Illusion by illumination
The image seen here on the right may remind the observer to
things from more
than one side. It seems to be a bird's view of a hill lit by the low
sun while the surrounding plain is in the shade, with erosion
furrows running down the steep slopes, and with the remains of an
ancient hill fort on the plateau on top, enclosed by decaying walls.
By turning the picture, something quite
appears, which seems to be a weathered statuette of a saint in a vault
adorned with ray-like grooves.
Really it is neither. It
is a Lower Permian calamite fragment suitable for small talk about
illusion and reality in a confusing world
where hills may be not real but apparitions can be touched.
be serious, the present illusion is only another manifestation of the
well-known fact that photographs of less-common objects should be taken
with light coming from above left in order that the shadows produce the
proper 3D-effect. With the picture turned upside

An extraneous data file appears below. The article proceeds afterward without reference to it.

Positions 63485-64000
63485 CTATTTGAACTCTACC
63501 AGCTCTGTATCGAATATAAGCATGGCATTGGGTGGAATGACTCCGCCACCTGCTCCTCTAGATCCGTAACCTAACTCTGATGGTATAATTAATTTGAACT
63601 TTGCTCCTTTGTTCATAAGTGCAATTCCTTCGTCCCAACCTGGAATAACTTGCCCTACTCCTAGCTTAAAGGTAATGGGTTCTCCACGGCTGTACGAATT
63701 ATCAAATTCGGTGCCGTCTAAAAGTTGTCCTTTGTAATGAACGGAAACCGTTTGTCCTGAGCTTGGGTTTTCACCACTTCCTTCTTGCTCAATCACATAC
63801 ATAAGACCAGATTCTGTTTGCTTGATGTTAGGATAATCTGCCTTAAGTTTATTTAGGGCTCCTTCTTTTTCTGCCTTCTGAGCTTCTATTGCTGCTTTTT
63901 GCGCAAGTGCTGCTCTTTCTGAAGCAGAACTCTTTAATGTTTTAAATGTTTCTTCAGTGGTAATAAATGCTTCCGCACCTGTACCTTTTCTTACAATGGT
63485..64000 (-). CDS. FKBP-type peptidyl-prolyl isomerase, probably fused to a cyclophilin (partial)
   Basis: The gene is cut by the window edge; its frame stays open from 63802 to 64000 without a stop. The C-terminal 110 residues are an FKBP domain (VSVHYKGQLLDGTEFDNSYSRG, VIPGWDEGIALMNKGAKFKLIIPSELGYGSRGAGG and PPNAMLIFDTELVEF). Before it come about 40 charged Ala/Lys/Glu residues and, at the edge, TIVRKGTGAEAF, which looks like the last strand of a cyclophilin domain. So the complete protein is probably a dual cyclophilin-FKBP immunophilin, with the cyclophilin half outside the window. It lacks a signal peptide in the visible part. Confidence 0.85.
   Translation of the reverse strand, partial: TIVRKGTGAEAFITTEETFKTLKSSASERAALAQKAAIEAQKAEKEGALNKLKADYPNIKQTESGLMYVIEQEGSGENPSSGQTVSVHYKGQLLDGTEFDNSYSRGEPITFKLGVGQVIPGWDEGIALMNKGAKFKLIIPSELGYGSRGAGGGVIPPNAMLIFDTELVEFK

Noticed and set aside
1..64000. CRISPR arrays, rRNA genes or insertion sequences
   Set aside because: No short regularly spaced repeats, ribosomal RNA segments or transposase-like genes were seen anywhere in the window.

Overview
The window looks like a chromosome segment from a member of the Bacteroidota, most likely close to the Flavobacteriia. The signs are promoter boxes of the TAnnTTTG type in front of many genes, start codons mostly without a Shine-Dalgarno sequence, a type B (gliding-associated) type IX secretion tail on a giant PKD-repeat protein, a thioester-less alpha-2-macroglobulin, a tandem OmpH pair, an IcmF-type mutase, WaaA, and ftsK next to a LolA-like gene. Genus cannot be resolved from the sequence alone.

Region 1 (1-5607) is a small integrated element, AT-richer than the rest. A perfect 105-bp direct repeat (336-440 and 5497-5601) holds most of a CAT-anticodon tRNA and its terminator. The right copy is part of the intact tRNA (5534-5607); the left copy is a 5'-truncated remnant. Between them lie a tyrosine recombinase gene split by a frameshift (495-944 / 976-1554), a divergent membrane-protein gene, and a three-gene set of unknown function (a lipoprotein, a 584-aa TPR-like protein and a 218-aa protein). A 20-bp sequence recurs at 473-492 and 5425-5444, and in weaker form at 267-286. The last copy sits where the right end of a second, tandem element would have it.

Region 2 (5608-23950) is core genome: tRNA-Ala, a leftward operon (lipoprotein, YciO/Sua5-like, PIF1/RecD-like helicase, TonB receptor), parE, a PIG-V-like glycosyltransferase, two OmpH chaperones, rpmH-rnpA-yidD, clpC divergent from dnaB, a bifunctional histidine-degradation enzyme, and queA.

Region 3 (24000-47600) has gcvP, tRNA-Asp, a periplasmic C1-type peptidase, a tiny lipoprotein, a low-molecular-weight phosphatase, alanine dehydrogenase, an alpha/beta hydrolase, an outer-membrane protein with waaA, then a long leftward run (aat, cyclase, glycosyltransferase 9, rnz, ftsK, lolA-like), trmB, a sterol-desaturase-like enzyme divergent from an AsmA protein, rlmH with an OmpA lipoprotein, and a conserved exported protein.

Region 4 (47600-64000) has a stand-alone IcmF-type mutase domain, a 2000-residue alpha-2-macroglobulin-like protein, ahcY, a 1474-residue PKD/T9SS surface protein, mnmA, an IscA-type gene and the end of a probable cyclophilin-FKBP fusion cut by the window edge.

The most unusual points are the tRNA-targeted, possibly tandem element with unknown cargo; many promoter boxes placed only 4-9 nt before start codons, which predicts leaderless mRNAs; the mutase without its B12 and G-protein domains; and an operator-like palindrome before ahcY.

down, as shown above, the light comes from below right,
which makes all the difference between the visual impressions.
The brain is not accustomed to pictures taken with light from below
and therefore processes them, in the absence of other clues, as if the
light had come from above left, thereby creating,
in the present case, the image of a hill
instead of a depression. The phenomenon is
particularly striking when a print of the picture is turned slowly
until the brain suddenly switches to the alternative image.
More often than not, photographs
in publications are presented with such orientation that they are misleading.
For the palaeobotanical aspect of
this fossil see Fossil
Wood News 13.
during the IOPC VIII conference (2008) on a field trip to
Schallodenbach, Saar-Nahe Basin, Germany.
H.-J. Weiss 2012